How Utah Keeps the American Dream Alive
Economic mobility to rival Denmark’s, but without big government. Can the rest of the U.S. emulate Utah's success?
Columnists don’t talk as much as they used to about the American Dream. They’re more likely to talk about things like income mobility, income inequality, the Gini coefficient — sanitary, clinical terms. These are easier to quantify than a dream, but also less satisfying. We want money, yes, but we hunger even more deeply for something else: for possibility. It matters to Americans that someone born poor can retire rich. That possibility increasingly seems slimmer and slimmer in most of the nation, but in Utah, it’s still achievable.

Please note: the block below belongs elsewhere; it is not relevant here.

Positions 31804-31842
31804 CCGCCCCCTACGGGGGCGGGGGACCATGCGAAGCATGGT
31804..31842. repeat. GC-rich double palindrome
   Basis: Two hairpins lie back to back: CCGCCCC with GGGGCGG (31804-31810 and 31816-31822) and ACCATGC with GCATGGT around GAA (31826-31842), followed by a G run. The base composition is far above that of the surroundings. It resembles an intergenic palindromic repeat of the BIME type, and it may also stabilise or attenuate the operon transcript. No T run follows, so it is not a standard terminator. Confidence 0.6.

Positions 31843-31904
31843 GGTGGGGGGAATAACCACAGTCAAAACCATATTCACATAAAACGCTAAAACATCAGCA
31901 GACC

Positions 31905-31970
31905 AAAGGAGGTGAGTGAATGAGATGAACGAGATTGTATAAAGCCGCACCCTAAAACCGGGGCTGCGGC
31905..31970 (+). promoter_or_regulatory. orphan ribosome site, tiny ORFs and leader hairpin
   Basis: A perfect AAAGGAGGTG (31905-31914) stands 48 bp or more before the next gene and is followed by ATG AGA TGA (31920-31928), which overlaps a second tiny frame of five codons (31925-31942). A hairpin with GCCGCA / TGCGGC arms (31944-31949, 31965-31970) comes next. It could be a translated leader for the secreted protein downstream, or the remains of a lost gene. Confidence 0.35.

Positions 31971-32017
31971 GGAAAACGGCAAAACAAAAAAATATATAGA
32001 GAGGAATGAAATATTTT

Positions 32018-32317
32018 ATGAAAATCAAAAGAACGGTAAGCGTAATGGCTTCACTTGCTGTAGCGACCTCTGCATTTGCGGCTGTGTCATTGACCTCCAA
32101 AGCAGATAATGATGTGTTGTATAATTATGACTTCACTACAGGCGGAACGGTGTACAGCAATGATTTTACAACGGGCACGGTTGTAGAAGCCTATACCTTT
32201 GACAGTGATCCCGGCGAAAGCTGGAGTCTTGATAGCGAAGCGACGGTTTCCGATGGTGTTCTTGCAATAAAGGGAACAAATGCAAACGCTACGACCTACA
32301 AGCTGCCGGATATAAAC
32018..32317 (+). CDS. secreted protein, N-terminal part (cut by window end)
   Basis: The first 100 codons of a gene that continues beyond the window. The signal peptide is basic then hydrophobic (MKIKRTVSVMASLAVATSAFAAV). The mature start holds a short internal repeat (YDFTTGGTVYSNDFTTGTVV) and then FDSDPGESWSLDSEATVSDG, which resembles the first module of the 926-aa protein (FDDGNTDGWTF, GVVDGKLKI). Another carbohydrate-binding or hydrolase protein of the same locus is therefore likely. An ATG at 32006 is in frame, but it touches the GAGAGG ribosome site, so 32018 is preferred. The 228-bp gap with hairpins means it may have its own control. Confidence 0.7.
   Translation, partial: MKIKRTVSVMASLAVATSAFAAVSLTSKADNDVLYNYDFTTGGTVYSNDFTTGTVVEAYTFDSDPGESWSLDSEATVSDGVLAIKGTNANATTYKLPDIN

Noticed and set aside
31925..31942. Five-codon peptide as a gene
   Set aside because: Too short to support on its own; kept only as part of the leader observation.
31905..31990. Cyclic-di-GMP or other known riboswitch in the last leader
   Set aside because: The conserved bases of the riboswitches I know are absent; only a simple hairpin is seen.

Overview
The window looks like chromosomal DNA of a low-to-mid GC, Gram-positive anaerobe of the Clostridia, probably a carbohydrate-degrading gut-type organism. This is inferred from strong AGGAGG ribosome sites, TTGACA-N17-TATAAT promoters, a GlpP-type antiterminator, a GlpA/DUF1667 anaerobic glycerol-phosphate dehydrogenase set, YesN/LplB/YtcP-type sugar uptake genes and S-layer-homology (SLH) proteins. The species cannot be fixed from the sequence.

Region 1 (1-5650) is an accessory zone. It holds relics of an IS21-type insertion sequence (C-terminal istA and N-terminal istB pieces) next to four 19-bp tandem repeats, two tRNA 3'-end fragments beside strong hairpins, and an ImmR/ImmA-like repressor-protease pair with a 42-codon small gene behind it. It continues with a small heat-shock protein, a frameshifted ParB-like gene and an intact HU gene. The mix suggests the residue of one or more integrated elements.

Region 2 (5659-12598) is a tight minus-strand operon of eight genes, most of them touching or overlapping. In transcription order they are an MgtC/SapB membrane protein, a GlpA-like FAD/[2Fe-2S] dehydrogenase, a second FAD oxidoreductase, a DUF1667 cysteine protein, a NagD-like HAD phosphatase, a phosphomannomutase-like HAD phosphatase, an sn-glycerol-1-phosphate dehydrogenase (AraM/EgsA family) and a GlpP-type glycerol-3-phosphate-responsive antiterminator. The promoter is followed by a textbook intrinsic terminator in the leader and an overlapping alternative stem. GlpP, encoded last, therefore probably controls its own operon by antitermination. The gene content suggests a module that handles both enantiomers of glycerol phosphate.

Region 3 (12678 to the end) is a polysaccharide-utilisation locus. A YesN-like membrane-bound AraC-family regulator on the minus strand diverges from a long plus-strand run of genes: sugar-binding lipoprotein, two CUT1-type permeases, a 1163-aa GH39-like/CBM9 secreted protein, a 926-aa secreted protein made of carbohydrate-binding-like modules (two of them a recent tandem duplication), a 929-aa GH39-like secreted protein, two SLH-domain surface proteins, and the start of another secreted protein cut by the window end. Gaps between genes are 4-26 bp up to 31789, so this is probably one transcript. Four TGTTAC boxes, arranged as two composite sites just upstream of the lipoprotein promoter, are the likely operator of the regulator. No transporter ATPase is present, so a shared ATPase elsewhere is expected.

The American Dream dies once those in power have to apply it to non-white people. When Conservatives realize that their social programs and government handouts will be utilized by more than just poor white people, they cinch the purse strings and pit the poor against each other. The poor white man forgets how poor they are as long as they still have someone to look down on, namely a poor Black man, and forget about the fact that their government should have been looking out for them all.
Utah is one of the whitest states in the country. What works there won’t work elsewhere because racism won’t allow it to and the only reason it has worked for so long in Utah (because there are a handful of states with a higher percentage of white people) is because Mormonism as a platform lends itself to social welfare more than your usual brand of American Evangelical Christian politics.